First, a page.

Deception, in the abstract, is generally viewed as unacceptable. Except when it actually occurs. Then, we frequently find contradictions that make snap condemnations a little harder to formulate.
An interesting juxtaposition of examples illustrating the concept of deliberate deception was made last week in an editorial in Great Britain’s The Guardian newspaper, in which the author compared “bad beefburgers, Beyoncé and Lance Armstrong,” using them as Exhibits A through C of our dysfunctional social mores on . . . sincerity? Integrity? Honesty? Whatever one considers the opposite of deception.
The article began by lambasting the scandal that developed over the alleged inclusion of horsemeat into ground beef from Ireland—which authorities now say originated in raw materials from Poland—that was widely distributed in the United Kingdom at Tesco and other large retailers and foodservice operators. As many as 10 million frozen beef patties were recalled due to “contamination.”
As the newspaper phrased it, “British consumers were given contaminated meat courtesy of foreign farmers, pliant retailers and lax regulations.”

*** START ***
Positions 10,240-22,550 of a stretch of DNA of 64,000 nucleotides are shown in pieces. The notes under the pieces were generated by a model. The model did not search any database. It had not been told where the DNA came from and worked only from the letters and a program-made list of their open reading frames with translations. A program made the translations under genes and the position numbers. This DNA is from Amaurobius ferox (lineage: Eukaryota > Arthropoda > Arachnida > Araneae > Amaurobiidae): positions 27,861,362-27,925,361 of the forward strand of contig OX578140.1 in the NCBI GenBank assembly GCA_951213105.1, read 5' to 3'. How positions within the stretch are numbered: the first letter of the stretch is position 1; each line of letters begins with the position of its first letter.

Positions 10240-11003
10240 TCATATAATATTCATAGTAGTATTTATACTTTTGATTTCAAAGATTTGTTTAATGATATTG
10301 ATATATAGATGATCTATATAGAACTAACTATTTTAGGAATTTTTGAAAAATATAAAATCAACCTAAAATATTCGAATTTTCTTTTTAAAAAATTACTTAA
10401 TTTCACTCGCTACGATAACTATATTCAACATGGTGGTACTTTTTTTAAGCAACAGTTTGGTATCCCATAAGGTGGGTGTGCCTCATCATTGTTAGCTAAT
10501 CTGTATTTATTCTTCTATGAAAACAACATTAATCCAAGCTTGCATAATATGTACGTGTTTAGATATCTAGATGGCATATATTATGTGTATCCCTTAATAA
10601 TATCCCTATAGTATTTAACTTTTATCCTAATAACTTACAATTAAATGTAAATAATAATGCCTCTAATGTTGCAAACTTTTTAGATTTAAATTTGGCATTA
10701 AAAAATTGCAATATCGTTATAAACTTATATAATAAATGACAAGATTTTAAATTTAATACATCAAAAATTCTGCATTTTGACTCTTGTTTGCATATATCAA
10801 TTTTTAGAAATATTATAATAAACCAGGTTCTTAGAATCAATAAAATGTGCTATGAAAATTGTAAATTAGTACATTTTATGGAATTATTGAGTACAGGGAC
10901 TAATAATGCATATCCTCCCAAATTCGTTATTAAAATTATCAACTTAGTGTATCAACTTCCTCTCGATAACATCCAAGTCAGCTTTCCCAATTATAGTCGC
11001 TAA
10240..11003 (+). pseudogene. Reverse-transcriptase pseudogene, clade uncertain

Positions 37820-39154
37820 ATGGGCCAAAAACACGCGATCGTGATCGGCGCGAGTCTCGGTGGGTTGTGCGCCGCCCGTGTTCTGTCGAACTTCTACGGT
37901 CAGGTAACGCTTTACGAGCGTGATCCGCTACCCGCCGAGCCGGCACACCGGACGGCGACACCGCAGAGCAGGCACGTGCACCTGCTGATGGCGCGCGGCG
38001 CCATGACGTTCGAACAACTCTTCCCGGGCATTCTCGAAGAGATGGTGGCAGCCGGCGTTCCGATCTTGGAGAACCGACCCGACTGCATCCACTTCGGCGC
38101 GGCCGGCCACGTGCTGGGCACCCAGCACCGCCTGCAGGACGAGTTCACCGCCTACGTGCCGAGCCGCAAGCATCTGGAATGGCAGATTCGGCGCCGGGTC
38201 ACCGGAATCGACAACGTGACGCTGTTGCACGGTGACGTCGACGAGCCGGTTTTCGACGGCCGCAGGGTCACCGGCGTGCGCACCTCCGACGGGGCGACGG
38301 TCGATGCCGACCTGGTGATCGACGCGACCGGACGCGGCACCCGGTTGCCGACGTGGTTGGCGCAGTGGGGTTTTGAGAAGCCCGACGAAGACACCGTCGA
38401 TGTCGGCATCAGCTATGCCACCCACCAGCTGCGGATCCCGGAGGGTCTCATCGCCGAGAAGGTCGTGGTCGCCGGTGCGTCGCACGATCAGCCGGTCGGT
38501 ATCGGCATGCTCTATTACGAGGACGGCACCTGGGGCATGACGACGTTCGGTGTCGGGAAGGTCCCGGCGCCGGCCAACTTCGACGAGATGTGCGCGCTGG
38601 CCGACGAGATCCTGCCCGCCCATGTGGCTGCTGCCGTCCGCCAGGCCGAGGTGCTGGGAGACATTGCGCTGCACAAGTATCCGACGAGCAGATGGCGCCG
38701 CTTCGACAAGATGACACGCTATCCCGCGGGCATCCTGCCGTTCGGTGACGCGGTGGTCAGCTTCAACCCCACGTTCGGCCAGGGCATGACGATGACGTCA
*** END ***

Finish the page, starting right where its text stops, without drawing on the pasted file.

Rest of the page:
(Isn’t every food recall always the fault of the regulatory agencies? Who then have to endure withering criticism from groups and policymakers who lambaste the “heavy hand” of government on private business).
“With British shops selling beef burgers laced with horsemeat, Beyoncé lip-synching the national anthem or Lance Armstrong doping his way into the record books, what you see, taste or hear is not necessarily what you get,” the article stated.
No go on faux burgers
First of all, it’s objectionable to lump those three news items together.
Horsemeat, of course, does not belong as an “additive” in ground beef. But to label it “contamination” is misleading, albeit correct in the regulatory sense. The idea that beef “laced” with horsemeat needs to be immediately recalled and destroyed is ridiculous. In fact, the real deception here is the collusion of public officials who allowed the idea that horsemeat is a form of contamination to continue in the media. That’s the height of dishonesty.
Even The Guardian newspaper column admitted in a backhanded way that, “Worse things have long made their way into the food chain with nary an outcry—as Eric Schlosser pointed out in the book, Fast Food Nation, ‘There’s s**t in the meat.’ ”